YEMEN: Thousands of flood victims in “post-emergency limbo”
Hundreds of families lost their homes during the October 2008 floods
SANAA, 20 April 2009 (IRIN) - Delays in recovery efforts in the flood-hit governorates of Hadhramaut and al-Mahrah, southeastern Yemen, are putting the lives of thousands of survivors in jeopardy, aid workers have said.
Giancarlo Cirri, World Food Programme (WFP) country director for Yemen, said recovery efforts since the October 2008 floods
were insufficient, and that this was prolonging the emergency period unnecessarily.
"We are still in an emergency situation because recovery activities are not gaining steam. The flood-affected persons need much more than food. As long as these recovery activities are not [taking place] on the ground, we will be in an emergency situation. Flood victims are caught in a post-emergency limbo," he told IRIN on 15 April.
The floods left 80 dead and displaced 25,000, mainly in Hadhramaut Governorate, according to the government and confirmed by a UN rapid assessment mission. They said an estimated 111,832 people had been affected by the floods in one way or another.
Photo: Muhammed al-Jabri/IRIN
|Reconstruction work has not started yet in flood-hit areas
The 25,000 internally displaced persons (IDPs) have been receiving regular food assistance since immediately after the floods. But a recent WFP food security assessment found that another 18,000 flood victims, including displaced and non-displaced people, should also be registered to receive food assistance.
Ali Sabih, a member of the local council in Tarim District in Hadhramaut, said the problem was that the government teams tasked with assessing damage did not register all flood victim families.
"This is because they were confused about how to deal with the issue," he told IRIN.
Mohsen al-Duwailah, head of the Charitable Society for Social Welfare (CSSW) in Seyoun, Hadhramaut Governorate, told IRIN there were still a lot of flood victims unable to provide food for their families.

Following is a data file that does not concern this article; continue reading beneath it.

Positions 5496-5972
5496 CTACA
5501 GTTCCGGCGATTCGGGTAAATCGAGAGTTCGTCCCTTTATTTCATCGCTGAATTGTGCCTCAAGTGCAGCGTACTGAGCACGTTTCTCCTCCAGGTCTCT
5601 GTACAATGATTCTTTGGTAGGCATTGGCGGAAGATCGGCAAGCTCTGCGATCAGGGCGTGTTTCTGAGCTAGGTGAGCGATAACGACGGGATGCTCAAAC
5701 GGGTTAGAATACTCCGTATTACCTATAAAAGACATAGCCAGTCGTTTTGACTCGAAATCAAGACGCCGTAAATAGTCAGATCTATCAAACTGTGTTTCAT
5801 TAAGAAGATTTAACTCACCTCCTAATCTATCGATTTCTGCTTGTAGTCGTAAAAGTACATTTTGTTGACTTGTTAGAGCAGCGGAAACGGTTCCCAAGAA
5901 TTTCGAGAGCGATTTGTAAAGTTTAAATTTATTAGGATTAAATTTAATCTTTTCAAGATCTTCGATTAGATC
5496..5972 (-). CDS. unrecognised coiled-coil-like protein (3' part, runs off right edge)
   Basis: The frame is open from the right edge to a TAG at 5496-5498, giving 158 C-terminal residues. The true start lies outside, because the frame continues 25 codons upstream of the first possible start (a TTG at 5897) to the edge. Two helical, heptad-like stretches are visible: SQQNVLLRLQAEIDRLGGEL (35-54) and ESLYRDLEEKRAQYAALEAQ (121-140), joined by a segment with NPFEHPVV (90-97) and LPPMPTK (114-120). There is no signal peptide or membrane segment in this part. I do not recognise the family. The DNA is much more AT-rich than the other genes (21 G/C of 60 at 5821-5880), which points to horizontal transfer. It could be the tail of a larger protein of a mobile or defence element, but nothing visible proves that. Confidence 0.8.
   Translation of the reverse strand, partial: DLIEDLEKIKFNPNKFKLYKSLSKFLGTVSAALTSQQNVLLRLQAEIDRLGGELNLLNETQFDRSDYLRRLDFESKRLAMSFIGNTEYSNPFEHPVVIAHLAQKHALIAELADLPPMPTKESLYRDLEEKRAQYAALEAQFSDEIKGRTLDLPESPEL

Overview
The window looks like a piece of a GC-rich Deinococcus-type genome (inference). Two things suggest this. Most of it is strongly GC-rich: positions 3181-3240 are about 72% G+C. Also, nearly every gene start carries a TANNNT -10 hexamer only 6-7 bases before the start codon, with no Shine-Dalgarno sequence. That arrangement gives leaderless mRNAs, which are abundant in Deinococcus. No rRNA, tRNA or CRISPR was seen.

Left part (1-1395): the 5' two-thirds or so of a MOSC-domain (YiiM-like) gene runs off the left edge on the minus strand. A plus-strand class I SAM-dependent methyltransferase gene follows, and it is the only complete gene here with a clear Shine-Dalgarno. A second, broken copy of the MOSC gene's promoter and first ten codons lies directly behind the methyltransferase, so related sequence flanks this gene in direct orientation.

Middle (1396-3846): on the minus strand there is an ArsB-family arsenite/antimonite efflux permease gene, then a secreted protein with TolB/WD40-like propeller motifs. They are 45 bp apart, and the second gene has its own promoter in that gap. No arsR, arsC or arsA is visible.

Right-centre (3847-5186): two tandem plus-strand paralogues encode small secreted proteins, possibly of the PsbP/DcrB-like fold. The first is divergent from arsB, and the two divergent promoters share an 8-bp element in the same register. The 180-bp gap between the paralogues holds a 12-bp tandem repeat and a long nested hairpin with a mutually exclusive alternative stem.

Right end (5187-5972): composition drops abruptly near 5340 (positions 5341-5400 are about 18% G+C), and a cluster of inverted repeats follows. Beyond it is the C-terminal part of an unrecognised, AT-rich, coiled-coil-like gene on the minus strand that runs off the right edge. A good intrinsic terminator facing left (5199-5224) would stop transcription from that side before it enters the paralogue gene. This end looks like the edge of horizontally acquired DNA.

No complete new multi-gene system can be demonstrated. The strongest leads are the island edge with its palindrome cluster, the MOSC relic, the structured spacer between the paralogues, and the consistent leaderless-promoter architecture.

"They have lost their livelihoods in the floods. We have heard they do not receive food assistance. No one is looking after them," he said.
House rebuilding not under way
According to al-Duwailah, reconstructing damaged houses was the biggest challenge, because without homes to live in daily life for IDPs would be very difficult.
While some IDPs are being hosted by relatives, many have been settled temporarily in houses rented by local aid agencies. Al-Duwailah said the real problem would occur when the leases ended in six months.
"Some flood victims have told us they won't be able to afford the rent when their temporary lodging period is finished in six months' time," he said, adding that CSSW has rented houses for some 425 families in Hadhramaut.
On 8 April the government's reconstruction fund in Hadhramaut and al-Mahrah agreed to allocate five billion riyals (US$25 million) to reconstruct damaged houses.
Local council member Sabih said there was no evidence of any reconstruction work on the ground, and flood victims were worried.
“Huge funding shortfall”
WFP's Cirri said an estimated US$3 million was needed to provide food for the newly registered 18,000 flood victims in Hadhramaut and al-Mahrah governorates.
"They [18,000 people] are in need of food. For the time being, we are facing a huge funding shortfall… [which] we are discussing with donors to attract their attention to the immediate need to fund this operation," he said, adding that food assistance would help them devote some time to recovery activities.
So far, 1,165 metric tonnes of food has been distributed among IDPs, mostly by the government and WFP. The aid includes cereals, dates, sugar, canned fish, cooking oil and tomato paste.